Digitized Detective Campaign

Ben Nguyen
Mercury Staff

Award-winning role-playing video game ‘Disco Elysium’ puts players’ investigative skills to test

“Disco Elysium” is a top-down third-person isometric POV open world RPG that starts the player in the blackness of a void, guided by an “Ancient Reptilian Brain.” The player can choose to either begin feeling the emotions and sensations that come with being alive and wake up, or stay in the void, visiting such locations as “Nothingtown.”


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 The beginning of “Disco Elysium” is just a small slice of the wackiness and choice the player gets throughout the rest of the game. In short, it’s a virtual Drunk Detective “Dungeons and Dragons” campaign, and the sheer amount of choice combined with excellently written dialogue makes “Disco Elysium” an amazing RPG experience.

“Disco Elysium” was developed in four years by ZA/UM, an Estonian indie studio inspired by various detective stories, other RPGs such as “Planescape: Torment,” artists such as Rembrandt and Jenny Saville and shows such as “The Wire.” Without spoiling too much, the player is a detective in an open world, with a vast amount of things to do. Most obstacles are overcome through skill checks, like a tabletop role-playing experience, with 24 possible skills to use and level up.

The tabletop-inspired skill checks, complete with virtual dice rolling and the equivalent of a nat 1 or nat 20, can make the game tedious for those expecting a traditional RPG experience. “Disco Elysium” was originally written as a tabletop campaign, so the gameplay is more akin to point and click rather than hack and slash. The art style, while unique and inspired, might look off to some, and constantly pressing tab to see what’s interactable might be tedious to those who are looking for the correct path forward. The open world itself is also contained essentially within 2 blocks in the city of Revachol, turning off players looking to explore a vast expanse.

While that may not sound entertaining, the gameplay itself is more of a vehicle to the real meat of the game: its writing and variety of choice. For all intents and purposes, the player is only limited by where they can physically go and what they have on them. Dialogue options allow the player to roleplay as a large variety of characters, with given options allowing the player to play a competent detective or an absolute buffoon.

Your skills also affect your dialogue options. In two different playthroughs, when talking to someone you’re given the chance to ask them out for a coffee. Given a high-leveled skill, your brain will chime in with the skill’s relevant expertise, in this case allowing you to sense that they do not like you. But without this skill, and with a different skill, you might be given the exact opposite impression, encouraging the player to ask out someone that is disgusted with them. These skill-inspired inner thoughts can even lead to extensive conversations with yourself, allowing you to contemplate whether your corpse will be riddled with bullets or ‘disco’ upon death.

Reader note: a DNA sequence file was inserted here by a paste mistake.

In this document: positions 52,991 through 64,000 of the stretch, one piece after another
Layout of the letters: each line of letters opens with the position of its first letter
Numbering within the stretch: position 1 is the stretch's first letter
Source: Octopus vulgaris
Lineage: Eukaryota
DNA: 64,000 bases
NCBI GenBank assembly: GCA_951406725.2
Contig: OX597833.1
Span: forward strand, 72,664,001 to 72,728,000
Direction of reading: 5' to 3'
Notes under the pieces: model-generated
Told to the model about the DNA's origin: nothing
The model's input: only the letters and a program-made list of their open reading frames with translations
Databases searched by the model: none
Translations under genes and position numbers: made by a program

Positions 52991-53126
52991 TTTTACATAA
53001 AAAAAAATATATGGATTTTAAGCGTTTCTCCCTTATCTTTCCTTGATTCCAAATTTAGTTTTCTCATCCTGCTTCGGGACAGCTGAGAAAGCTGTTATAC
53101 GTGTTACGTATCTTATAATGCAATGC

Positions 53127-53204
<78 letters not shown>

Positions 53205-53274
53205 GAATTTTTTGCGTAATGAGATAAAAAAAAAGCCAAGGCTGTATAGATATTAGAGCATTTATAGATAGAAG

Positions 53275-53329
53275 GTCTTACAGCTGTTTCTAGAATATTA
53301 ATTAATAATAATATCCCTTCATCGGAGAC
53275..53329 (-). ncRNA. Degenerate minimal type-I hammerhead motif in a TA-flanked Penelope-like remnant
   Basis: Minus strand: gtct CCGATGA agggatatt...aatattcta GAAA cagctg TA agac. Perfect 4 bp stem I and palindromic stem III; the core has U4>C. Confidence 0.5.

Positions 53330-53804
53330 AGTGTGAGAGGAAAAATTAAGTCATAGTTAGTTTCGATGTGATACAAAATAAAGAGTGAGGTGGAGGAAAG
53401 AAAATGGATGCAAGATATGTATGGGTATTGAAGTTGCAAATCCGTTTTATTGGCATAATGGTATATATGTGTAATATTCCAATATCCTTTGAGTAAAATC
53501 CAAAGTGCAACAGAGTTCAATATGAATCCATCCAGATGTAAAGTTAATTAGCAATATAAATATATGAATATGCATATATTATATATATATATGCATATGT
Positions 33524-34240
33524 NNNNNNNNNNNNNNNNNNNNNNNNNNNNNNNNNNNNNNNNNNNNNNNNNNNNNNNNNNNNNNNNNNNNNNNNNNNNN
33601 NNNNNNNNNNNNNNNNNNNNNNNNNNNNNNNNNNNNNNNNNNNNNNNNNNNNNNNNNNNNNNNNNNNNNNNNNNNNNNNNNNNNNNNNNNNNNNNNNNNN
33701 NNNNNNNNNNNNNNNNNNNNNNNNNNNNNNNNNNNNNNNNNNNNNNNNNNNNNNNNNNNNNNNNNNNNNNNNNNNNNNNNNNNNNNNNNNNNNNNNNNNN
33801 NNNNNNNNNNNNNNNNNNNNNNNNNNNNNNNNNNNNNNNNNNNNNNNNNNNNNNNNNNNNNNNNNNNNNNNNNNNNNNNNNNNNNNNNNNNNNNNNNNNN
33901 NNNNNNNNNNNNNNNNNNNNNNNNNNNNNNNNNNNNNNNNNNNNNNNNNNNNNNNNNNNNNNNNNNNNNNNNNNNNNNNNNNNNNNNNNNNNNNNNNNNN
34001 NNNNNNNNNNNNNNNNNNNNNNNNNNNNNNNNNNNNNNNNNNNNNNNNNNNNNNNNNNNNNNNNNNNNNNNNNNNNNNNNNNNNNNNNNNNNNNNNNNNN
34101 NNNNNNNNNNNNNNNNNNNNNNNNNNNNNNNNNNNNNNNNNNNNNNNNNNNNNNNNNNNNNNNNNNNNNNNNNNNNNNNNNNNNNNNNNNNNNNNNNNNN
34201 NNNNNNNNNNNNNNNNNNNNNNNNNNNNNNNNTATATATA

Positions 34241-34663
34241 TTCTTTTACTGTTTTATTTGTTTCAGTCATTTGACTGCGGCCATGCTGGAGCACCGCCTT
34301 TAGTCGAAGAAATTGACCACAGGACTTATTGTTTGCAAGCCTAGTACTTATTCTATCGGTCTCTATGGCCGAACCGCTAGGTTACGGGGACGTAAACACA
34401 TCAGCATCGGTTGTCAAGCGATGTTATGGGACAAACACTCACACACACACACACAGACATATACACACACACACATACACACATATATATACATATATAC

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Besides skills, the player also has access to a thought cabinet, a collection of thoughts that the player can come across and internalize throughout their adventure.

Player character aside, all the characters in the game feel alive. While the dialogue option selections might be reminiscent of “Fallout,” “The Witcher,” and even other text adventures, the excellently written dialogue and variety of dialogue options depending on player skills and thoughts lead to almost entirely unique conversations depending on different runs. And unlike “Fallout” and others, there are no real major guides of all the reactions and dialogue options, or all the inner monologues caused by all the different combinations of thoughts and skills. This means that the player is forced to discover everything for themselves, solve the varied mysteries in Revachol, and do as many drugs as they like. Or they can do none of those things and take bribes from a union boss. Or they can become a paranormal investigator. Or even become a herald of doom from the void.

Ultimately, “Disco Elysium” is a game about exploring all the options, plotlines and dialogue there is to discover. Unlike open world games such as the generic Ubisoft experience with endless tasks and mini to-do lists of boredom, “Disco Elysium” is filled to the brim with well-written characters, side-tracking and the ability to make the player character into anything, almost like a DnD campaign run by an amazing Dungeon Master. “Disco Elysium” is an adventure everyone should experience going into the Roarin’ 2020’s.

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